At AseraCare, officials gave advice to their recruiters on how to close a deal with families that are “not ready yet” for hospice, according to a company presentation for Alabama employees. It instructed recruiters to “focus families” by stressing the urgency of a decision, and saying things like “We only have 10 minutes left.”
“Effective communication is the transfer of emotion, not information,” the presentation said.
At Odyssey Healthcare, one of the nation’s largest hospice companies, representatives earned bonuses if they met their goals for new patients, according to that complaint. The case led to a $25 million settlement with the company.
At Vitas, a division of Chemed, a company that also owns the Roto-Rooter plumbing service, the corporate culture encouraged staff members to admit as many patients as possible, regardless of whether they were eligible for hospice care, according to the lawsuit. The lawsuit said the company paid bonuses based on the number of patients enrolled. One former manager said the company philosophy was “sign everybody up,” and medical staffers felt pressured to admit patients regardless of whether they were appropriate.
And at Angels of Hope hospice in LaGrange, Ga., audio recordings cited in the complaint described how some salespeople found patients: by cruising neighborhoods, looking for elderly people with disabilities.
“How do you solicit patients?” a marketer is quoted as saying. “You see somebody sitting on the front porch in a wheelchair and you hit the brakes.”
AseraCare denied the allegations outlined in the lawsuit initiated by whistleblowers at the company.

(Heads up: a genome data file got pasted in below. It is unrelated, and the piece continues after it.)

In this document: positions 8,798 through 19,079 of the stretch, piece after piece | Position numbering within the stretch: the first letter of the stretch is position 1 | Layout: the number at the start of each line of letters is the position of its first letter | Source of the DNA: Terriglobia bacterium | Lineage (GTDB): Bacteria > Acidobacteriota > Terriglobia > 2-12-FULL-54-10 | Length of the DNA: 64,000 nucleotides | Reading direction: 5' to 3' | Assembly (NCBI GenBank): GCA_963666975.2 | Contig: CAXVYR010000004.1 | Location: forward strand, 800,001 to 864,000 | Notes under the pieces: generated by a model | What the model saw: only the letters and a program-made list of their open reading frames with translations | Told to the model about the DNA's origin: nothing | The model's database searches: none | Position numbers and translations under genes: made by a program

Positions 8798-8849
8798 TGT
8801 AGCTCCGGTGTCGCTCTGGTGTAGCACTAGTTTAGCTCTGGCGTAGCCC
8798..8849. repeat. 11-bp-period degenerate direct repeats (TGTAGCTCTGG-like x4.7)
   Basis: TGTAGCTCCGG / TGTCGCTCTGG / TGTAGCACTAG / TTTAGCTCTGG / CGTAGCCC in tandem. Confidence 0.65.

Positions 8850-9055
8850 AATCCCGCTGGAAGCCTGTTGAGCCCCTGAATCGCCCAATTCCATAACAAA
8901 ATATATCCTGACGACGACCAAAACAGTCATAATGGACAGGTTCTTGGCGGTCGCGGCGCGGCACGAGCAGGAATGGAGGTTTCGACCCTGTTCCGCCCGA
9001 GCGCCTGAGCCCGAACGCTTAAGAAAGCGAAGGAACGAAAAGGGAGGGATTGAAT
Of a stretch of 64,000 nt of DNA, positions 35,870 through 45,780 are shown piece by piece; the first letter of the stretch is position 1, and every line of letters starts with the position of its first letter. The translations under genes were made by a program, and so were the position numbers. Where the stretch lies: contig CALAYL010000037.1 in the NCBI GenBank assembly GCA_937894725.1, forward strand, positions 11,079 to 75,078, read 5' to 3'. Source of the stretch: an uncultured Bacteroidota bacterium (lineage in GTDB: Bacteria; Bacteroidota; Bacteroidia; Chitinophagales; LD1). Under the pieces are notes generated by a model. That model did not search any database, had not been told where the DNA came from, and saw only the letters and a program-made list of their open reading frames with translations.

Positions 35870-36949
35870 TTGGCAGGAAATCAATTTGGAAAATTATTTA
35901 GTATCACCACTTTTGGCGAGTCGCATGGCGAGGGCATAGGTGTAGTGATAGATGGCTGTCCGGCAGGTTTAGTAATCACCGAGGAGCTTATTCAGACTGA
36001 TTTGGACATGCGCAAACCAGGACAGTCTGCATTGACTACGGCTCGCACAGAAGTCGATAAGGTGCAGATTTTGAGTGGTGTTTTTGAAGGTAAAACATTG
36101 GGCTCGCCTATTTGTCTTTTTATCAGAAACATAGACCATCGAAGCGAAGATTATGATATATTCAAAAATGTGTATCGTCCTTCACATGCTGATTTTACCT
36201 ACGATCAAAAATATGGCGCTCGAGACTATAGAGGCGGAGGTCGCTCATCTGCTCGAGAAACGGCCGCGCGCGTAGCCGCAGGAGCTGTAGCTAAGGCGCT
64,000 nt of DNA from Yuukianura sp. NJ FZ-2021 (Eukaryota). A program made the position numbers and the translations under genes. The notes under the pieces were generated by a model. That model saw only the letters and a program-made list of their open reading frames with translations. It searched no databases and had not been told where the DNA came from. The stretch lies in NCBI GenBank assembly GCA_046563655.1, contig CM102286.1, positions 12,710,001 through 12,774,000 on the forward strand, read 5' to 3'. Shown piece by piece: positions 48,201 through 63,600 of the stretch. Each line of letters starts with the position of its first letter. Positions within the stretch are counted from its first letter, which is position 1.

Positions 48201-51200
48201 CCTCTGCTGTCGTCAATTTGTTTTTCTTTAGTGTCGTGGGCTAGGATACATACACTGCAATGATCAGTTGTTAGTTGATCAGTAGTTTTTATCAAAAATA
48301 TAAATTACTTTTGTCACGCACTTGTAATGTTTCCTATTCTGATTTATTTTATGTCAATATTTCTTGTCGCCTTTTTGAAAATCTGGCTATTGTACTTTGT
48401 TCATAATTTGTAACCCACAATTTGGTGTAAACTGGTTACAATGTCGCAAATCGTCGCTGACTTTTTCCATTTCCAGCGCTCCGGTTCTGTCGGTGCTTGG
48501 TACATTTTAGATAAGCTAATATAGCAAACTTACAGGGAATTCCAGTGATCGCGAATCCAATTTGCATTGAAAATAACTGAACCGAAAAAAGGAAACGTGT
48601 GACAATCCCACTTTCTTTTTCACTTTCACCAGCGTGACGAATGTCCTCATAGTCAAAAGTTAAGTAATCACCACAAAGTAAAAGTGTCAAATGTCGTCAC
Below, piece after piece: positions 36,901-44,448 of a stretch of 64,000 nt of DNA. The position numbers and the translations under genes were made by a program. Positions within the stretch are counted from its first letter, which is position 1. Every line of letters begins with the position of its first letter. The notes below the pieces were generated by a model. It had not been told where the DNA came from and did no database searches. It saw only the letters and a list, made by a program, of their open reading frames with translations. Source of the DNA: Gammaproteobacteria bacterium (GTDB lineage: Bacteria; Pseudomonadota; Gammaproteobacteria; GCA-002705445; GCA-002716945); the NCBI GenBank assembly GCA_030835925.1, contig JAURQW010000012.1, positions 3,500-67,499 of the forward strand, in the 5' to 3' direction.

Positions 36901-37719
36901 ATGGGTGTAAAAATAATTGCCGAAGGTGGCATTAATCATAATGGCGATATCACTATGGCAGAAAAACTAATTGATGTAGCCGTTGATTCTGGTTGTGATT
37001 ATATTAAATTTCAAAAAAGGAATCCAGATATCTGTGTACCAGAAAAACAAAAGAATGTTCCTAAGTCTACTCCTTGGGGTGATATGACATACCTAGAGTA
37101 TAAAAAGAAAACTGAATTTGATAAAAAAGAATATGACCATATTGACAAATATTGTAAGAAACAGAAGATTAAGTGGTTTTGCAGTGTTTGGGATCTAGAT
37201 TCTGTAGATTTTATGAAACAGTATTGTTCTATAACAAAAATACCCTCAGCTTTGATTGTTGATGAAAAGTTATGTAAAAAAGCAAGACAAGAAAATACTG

“AseraCare provides an important and valuable service to patients and their families facing difficult end-of-life decisions,” the company said in a statement. “Our policies and programs comply with the Congressional intent of the hospice benefit to reduce the stress and anxiety of the end of life of a loved one,” the company said.
“Doctors for each patient in question determined that the patient needed hospice care, and expressed their clinical judgment by signing the required physician certifications. Other independent and well-qualified physicians reviewed the charts of these patients, and overwhelmingly agreed with the original conclusions that these patients were entitled to receive the hospice benefit.”
The company declined to identify the doctors who certified the patients in Alabama.
A spokesman for Angels of Hope similarly denied the allegations made by the whistleblower, as did representatives of Vitas.
“The Department of Justice’s allegations are unjustified, and we will continue to defend ourselves vigorously,” Vitas said in a statement. “It is important to emphasize the Justice Department’s statement that ‘The claims asserted against Chemed and VITAS are allegations only, and there has been no determination of liability.
“VITAS follows the rules. We are widely recognized for regulatory compliance programs that exceed industry standards and regulatory requirements.”
Medicare began paying for hospice care in 1983, following a resurgence of interest in end-of-life care, sparked in part by the publication of “On Death and Dying” by Elisabeth Kubler-Ross.
“We can give families more help with home care and visiting nurses, giving the families and the patients the spiritual, emotional, and financial help in order to facilitate the final care at home,” Kubler-Ross testified to the Senate Special Committee on Aging in 1972.
The government benefit, while costly in itself, promised other compensating savings for Medicare: Patients would be choosing home care rather than expensive end-of-life medical treatment.